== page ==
Beautiful Machines: It was an amazing journey, for sure. We went to Europe for fresh perspective, inspiration and a quiet space to concentrate, but also to be steeped in a different creative atmosphere. This story begins with David Bowie, art festivals, CERN, and ends with Dark Side of the Moon. It was all by chance, sort of. We stayed in Berlin, in Friedrichshain, a hip district of old eastern bloc of Berlin, amid the myriad murals and endless wall of concert posters. People might describe Berlin as cold in December; I would say that’s an understatement. We didn’t do much of the typical sight seeing, apart from the Christmas markets and train-ventures, but rather wanted to experience the real volks life. A life that includes drinking in the streets, which helps when it’s cold, it’s such a diverse, artsy and amazing city. Soon after our arrival in Berlin, we flew to Geneva to experience CERN and the LHC (Large Hadron Collider, the largest scientific instrument on earth and birthplace of the Internet so to speak) with the plan to record machine sounds and atmospheric sounds for our upcoming album Singularity. We also had interviews and conversations with some top particle physicists, who create antimatter, which I thought was all theoretical. Back in Berlin, it felt like serendipity that we arrived at Hansa Studios for David Bowie’s birthday and simultaneous release of Blackstar. Hansa is the studio where David Bowie recorded Heroes, Lust for Life by Iggy Pop, Achtung Baby by U2, and Black Celebration by Depeche Mode – so this is one magnificently creative space. Listening to the tracks of Black Celebration, I discovered the sonic mastery of Depeche Mode – powerful and intriguing. We met with David Bowie’s ex-girlfriend (who I will leave un-named, but as a hint, her name was the inspiration for the lead in Labyrinth), who we became friends with and all went out to give food to homeless on the streets, visit her ashram, and hang out at Bowie’s favourite Berlin cafe, while being regaled with Bowie stories all night. We went to yet another Bowie party in one of his old digs at Neues Ufer, the first openly gay club in Berlin. Many a night, which is the majority of the day in Berlin at that time, was spent throwing logs on the modern rectangular fireplace under a transformed living room into a studio to create and write. We took a train to Leipzig and randomly went into an art gallery down an alley because I was drawn to the artwork. Over a cup of coffee with the artist, he recommended that we contact his friend, the “commissioner of culture,” in Halle, which is an old industrial city that has been transformed by artists. In our meeting with this gentleman, we were invited to help construct and be a part of a festival that takes over the whole city with projections on surfaces and art on every area. More to come on that. Finally, our flight got rescheduled and we were able to meet with Dan Abbott of Storm Thorgeson Studios at a cafe in Kreuzberg. Seriously funny guy who we instantly kicked it off with and will perhaps request his skills in our following album design. Apart from being the creative and design force behind some of rock’s most memorable album covers, Dan was a seriously hilarious Brit. Some of those albums include Pink Floyd’s Dark Side of the Moon, Muse’s Absolution, Biffy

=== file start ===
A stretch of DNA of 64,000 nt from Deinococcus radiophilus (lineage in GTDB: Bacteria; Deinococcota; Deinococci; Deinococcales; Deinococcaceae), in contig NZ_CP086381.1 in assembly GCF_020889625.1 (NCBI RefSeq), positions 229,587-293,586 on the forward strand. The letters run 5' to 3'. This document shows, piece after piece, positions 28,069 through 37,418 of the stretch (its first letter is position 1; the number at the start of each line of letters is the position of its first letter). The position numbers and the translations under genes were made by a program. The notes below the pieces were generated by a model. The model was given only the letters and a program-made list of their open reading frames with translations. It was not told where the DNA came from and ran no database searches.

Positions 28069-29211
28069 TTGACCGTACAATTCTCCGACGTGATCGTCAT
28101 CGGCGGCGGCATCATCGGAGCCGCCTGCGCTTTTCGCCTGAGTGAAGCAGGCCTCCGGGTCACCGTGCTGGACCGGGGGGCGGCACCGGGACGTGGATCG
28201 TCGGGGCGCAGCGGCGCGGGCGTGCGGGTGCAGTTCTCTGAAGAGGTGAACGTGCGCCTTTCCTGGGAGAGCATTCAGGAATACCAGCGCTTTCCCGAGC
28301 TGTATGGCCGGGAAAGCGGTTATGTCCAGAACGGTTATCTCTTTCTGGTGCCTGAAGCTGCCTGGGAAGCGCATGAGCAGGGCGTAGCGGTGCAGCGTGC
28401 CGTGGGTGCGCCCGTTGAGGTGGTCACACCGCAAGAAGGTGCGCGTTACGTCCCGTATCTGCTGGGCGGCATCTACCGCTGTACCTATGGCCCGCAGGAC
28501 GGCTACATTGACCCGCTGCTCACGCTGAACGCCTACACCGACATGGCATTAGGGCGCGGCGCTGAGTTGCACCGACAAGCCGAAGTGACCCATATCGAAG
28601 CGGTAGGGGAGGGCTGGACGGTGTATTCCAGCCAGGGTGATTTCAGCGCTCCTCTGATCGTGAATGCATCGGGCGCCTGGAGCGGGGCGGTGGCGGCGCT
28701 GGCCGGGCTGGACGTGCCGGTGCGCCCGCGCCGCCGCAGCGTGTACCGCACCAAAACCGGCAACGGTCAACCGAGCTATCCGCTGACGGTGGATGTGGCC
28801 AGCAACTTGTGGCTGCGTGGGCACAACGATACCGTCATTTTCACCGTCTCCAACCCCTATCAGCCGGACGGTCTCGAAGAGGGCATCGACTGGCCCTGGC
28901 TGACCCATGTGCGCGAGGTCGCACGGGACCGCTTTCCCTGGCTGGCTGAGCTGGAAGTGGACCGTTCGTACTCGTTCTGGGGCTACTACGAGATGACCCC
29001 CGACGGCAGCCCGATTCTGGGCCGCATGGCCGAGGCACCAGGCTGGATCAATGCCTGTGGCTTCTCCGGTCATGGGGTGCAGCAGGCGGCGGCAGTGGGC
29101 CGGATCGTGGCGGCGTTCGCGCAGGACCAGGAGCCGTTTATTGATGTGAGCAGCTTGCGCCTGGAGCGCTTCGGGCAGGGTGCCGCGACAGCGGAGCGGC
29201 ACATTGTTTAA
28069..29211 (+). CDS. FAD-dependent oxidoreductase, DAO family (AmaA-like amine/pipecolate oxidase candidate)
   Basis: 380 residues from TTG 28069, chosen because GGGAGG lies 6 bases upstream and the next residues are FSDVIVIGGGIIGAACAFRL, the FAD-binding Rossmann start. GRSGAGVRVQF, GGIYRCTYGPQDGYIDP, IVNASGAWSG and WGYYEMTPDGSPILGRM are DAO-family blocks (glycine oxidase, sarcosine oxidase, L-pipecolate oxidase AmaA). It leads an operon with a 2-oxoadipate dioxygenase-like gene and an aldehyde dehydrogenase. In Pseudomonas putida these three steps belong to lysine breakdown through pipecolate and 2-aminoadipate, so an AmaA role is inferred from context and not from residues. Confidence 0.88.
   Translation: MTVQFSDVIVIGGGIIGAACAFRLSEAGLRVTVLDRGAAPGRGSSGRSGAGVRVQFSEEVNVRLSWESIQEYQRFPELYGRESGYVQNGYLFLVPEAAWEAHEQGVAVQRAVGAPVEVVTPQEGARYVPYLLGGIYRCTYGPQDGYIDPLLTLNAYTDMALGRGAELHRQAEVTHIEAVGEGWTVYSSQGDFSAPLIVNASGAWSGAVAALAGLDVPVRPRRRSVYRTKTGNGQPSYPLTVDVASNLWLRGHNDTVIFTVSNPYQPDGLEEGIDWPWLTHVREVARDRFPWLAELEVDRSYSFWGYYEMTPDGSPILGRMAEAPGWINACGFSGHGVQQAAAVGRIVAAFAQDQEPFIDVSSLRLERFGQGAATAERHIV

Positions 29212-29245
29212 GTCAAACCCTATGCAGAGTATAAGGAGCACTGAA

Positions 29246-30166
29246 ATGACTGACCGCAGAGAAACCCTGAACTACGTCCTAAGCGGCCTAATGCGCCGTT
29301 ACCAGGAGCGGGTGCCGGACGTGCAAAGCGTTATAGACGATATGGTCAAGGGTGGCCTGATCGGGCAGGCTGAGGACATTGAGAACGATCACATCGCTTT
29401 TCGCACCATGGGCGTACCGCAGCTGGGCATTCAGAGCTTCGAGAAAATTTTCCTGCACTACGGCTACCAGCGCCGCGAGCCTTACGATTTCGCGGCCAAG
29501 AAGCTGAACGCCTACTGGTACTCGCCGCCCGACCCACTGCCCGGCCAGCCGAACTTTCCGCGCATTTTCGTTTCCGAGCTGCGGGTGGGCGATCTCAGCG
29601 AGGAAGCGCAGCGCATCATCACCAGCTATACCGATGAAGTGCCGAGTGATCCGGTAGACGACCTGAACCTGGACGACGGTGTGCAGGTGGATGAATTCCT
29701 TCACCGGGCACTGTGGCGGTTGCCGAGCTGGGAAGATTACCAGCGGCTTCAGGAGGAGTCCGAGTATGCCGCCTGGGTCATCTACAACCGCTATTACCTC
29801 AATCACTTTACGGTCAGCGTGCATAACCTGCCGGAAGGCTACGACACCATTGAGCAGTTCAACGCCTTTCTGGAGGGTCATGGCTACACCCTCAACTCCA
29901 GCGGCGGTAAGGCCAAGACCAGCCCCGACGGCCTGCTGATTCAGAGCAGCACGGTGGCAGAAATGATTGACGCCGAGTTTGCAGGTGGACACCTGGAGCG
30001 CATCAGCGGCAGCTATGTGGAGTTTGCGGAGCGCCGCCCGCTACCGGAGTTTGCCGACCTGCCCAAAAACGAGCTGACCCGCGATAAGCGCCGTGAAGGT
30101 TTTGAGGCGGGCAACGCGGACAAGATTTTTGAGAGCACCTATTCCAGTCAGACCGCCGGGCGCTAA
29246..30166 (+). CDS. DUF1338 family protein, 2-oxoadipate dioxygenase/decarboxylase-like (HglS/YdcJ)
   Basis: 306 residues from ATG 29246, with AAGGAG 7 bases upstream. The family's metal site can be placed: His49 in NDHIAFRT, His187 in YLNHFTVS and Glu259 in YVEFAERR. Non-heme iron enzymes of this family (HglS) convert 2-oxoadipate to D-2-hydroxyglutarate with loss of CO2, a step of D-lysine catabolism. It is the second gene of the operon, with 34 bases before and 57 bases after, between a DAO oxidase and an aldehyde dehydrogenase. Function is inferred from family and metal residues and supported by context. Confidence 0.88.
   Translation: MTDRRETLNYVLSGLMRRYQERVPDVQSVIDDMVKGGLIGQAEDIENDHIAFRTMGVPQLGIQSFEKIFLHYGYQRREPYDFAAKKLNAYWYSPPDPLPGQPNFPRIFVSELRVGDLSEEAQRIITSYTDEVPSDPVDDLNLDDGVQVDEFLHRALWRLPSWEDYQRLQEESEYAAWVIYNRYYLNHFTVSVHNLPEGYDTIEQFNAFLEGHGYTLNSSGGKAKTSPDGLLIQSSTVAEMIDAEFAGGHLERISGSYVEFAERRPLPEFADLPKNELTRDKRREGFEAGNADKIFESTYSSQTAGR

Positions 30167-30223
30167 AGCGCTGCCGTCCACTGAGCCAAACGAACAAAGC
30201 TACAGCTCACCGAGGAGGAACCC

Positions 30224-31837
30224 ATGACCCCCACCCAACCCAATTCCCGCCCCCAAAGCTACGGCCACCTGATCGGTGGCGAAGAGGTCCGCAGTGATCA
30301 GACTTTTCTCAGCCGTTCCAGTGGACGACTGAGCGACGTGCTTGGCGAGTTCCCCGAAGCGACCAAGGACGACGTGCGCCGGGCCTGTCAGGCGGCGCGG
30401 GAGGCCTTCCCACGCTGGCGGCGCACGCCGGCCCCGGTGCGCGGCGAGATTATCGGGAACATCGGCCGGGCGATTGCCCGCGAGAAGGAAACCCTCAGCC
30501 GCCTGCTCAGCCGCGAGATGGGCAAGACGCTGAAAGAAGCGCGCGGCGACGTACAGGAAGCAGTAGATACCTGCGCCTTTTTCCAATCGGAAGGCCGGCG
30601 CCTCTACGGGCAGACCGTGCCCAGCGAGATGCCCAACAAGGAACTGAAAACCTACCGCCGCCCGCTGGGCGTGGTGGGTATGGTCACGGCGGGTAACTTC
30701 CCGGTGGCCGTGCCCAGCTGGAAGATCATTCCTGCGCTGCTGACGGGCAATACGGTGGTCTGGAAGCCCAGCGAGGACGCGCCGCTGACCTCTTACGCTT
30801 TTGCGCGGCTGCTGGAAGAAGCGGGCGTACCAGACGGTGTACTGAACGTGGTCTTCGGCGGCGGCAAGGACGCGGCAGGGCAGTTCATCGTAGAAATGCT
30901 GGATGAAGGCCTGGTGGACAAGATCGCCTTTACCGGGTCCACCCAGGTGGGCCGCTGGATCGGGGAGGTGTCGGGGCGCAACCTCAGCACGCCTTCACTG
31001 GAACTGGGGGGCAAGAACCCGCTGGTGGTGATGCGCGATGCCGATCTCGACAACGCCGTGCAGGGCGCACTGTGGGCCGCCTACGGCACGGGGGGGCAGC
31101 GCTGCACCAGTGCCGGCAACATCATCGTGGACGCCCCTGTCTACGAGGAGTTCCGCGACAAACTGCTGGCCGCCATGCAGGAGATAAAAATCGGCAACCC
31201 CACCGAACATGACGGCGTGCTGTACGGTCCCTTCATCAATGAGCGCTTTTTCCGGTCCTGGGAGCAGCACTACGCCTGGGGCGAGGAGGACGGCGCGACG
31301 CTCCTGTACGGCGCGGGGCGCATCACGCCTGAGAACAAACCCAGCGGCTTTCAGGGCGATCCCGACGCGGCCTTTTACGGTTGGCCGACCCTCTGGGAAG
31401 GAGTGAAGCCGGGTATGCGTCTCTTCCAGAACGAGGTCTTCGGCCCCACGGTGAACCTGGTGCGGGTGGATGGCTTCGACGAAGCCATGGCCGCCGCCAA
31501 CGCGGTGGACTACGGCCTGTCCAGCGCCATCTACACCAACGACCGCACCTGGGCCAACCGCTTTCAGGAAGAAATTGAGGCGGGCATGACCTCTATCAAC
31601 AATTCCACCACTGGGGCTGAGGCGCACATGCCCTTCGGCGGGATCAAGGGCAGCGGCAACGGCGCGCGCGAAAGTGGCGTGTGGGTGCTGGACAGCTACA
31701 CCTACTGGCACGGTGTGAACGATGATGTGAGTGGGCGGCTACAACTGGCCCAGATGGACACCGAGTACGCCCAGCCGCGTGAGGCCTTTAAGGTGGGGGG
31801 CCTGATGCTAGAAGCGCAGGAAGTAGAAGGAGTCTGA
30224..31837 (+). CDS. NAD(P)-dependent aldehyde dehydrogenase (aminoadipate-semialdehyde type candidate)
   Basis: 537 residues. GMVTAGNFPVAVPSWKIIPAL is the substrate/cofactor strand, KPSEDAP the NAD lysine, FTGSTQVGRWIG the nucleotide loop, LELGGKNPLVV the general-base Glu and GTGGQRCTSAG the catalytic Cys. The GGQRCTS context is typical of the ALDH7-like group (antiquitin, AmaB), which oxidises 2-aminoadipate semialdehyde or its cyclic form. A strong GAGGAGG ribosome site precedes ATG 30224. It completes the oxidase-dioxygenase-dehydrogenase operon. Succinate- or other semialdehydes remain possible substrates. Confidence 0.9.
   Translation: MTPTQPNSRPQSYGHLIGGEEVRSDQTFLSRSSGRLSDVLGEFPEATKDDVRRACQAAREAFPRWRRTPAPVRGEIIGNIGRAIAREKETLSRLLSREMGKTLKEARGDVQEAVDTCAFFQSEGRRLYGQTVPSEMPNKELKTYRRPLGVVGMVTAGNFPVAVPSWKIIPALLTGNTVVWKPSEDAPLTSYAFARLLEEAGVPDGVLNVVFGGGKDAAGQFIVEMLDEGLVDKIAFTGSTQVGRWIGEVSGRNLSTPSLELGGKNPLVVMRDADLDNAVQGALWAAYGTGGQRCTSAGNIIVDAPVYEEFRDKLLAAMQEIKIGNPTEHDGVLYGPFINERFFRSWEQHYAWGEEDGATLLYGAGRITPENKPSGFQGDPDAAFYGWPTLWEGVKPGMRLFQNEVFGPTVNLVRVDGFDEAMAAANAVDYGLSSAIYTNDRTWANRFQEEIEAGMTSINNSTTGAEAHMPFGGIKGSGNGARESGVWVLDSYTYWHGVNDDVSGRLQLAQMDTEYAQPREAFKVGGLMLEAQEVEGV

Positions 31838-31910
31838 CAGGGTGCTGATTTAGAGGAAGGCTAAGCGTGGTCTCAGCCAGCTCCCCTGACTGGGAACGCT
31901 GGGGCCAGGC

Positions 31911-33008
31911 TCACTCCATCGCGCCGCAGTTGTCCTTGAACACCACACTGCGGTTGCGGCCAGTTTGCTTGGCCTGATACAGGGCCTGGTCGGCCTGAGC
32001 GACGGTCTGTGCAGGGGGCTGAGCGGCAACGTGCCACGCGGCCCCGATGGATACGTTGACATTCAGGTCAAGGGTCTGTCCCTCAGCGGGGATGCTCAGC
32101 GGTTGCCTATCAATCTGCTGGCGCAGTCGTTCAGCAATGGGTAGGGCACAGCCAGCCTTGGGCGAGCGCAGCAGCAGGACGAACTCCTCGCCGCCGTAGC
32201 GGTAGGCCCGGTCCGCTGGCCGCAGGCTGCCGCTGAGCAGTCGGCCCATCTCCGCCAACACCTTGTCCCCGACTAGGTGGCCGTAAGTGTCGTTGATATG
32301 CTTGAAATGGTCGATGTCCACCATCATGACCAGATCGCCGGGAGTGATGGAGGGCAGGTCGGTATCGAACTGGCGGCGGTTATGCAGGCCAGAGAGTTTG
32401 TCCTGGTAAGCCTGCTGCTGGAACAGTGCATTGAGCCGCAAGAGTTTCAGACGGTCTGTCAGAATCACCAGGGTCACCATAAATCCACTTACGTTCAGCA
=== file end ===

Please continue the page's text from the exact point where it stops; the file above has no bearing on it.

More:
Clyro’s Puzzle, and so many more.
Emily Koopman: Your music has a somewhat 80’s Depeche Mode-ish sound as well, if you could open for any 80’s group or singer who would it be?
Beautiful Machines: Glad you mentioned Depeche Mode, that would be awesome to open for. Tangerine Dream, New Order, Echo and The Bunnymen, Siouxie and the Banshees, Tears for Fears, Duran Duran, The Cure, Kraftwerk, Jean-Michel Jarre, Vangelis, My Life with the Thrill Kill Cult – all would be really fun.
Emily Koopman: Electronica music seems like it would be a lot of fun to play around with, what’s your song writing process like?
We are still grounded in band and live-playing world with electronic elements. Since the songwriting has so closely merged with production techniques, there is a lot of producing music and then letting it sit for a few days, listen and refine, then go back and adjust things to taste or add new parts or remove parts, re-arrange and just
play with sounds and ideas. I would consider my songwriting process as experimental and everchanging. There are no sounds that are off-limits: analog, digital, sampled, distorted, synthesized, acoustic, raw, granulized, etc. But
there exists within all that openness, a subtle guided aesthetic throughout.
Emily Koopman: Last but not least, what do you hope fans take away from a live Beautiful Machines show?
Beautiful Machines: Everyone will experience the show through the lens of their own reality and for each will have a different experience. I can only speak to the emotional content put into the music and live performance aspect, which tends to lean into euphoria, elation, openness, introspection, fantasy and the balance between negative and positive. Overall, I hope you enjoy the show and get a shared sense of awe of the magic of life that we have.